Mexican also has a trend heading in this direction of fusion blends, and can easily be adopted with Italian or Asian foods. You must admit, taking the best culinary traditions and marrying them is just what America is all about. I married an Irishman, am happy to this very day, I’m sure many of you have married other ethnicities and thrive in your lives. We as the younger Americanized generation realize they are all good people and that we are now more educated and mixed in with other nationalities, and what a great gift we are giving our children.

The French claim to cooking is that they learned from the Italians, mostly the northern Italians. When the French occupied Italy way back in the 1700 and 1800’s they learned the local ways of cooking, and since there is no ‘real’ Italian cooking per se, it is regional and adapts to what ingredients are on hand. This is Italian style cooking, taking what you have in your pantry and “Throwing something together”.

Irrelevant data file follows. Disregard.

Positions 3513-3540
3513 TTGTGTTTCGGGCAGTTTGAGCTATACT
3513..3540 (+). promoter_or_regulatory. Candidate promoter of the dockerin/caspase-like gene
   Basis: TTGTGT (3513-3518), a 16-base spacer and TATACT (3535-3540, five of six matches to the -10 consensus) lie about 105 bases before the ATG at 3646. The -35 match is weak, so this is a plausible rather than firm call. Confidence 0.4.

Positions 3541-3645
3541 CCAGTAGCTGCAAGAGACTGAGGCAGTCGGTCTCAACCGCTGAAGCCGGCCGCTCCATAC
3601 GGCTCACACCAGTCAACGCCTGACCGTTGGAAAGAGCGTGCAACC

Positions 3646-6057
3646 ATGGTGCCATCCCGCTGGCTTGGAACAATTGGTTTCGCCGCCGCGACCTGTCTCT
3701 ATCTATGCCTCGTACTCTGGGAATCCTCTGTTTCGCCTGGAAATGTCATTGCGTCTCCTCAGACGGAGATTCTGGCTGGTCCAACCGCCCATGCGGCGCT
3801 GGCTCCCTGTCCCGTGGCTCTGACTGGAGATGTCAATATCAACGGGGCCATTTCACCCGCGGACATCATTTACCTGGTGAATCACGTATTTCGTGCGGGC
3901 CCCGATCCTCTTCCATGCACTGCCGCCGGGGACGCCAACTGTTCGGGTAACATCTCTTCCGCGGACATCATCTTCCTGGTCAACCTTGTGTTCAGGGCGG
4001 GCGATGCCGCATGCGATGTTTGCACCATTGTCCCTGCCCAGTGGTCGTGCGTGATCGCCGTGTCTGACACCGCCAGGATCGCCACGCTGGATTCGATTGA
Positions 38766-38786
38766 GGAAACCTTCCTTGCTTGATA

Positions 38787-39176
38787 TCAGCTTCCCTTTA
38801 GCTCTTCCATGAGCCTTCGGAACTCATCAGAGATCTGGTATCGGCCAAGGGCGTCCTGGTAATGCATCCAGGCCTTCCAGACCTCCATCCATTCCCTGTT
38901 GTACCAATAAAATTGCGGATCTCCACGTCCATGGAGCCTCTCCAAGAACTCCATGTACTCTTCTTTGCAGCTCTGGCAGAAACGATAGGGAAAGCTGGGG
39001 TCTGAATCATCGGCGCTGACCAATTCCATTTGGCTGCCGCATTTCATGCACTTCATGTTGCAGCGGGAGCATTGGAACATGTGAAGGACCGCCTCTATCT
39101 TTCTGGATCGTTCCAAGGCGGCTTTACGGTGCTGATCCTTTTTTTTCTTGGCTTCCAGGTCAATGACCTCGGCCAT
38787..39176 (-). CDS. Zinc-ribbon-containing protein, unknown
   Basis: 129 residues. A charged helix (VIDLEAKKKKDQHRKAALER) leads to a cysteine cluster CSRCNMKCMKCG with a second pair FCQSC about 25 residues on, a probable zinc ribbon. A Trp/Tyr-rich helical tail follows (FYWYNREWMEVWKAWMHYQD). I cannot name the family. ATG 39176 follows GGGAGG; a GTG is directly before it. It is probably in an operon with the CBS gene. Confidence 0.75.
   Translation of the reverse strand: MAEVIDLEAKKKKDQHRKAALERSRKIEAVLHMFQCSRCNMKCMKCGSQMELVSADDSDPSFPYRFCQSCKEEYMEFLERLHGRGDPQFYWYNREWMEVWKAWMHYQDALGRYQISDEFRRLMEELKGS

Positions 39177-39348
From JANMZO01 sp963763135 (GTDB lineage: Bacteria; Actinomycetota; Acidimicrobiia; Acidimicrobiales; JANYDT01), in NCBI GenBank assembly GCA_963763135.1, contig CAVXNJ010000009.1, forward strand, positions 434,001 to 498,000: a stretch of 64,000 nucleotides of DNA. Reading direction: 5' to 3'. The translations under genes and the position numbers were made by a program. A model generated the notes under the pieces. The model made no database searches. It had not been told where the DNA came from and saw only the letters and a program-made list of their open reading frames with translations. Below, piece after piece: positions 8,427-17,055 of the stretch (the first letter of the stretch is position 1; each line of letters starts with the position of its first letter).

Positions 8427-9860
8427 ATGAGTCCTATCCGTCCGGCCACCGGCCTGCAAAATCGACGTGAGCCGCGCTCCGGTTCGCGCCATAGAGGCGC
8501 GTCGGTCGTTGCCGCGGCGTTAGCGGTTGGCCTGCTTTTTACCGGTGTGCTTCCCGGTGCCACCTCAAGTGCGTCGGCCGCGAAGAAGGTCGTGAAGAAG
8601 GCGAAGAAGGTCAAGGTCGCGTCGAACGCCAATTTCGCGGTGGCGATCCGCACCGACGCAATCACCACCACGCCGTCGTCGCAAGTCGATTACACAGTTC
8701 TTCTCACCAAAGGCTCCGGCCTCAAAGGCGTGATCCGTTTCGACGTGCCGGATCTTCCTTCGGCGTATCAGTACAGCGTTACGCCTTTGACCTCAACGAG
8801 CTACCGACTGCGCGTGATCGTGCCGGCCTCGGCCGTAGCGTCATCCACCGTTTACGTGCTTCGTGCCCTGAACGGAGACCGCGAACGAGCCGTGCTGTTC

But being Italian I love to eat, I love the old dishes as well as the new, I want to experience everything, that is the artist, writer and Italian in me.

Tuesday, February 09, 2016



The crucible of Italian/American families was how dedicated you were to the clan. Italian people are clannish, not only for family, but for Paesanos and anyone Italian in American. They hung together and fought for ech other, when joy came they surrounded themselves with good food and music, and when pain, suffering and death visited, they rallied as one.

When the great boxer Primo Canara fought, when Rocky Marciano and Rocky Graziano fought, all the Italian Americans came out in support, he was ‘one of us’, uno di noi.  The importance that Italian immigrants and their children succeeded beyond the everyday jobs of street sweeping, household help and hard labor meant they were being assimilated into the main stream of American life, which meant acceptance by ‘Il Medican’!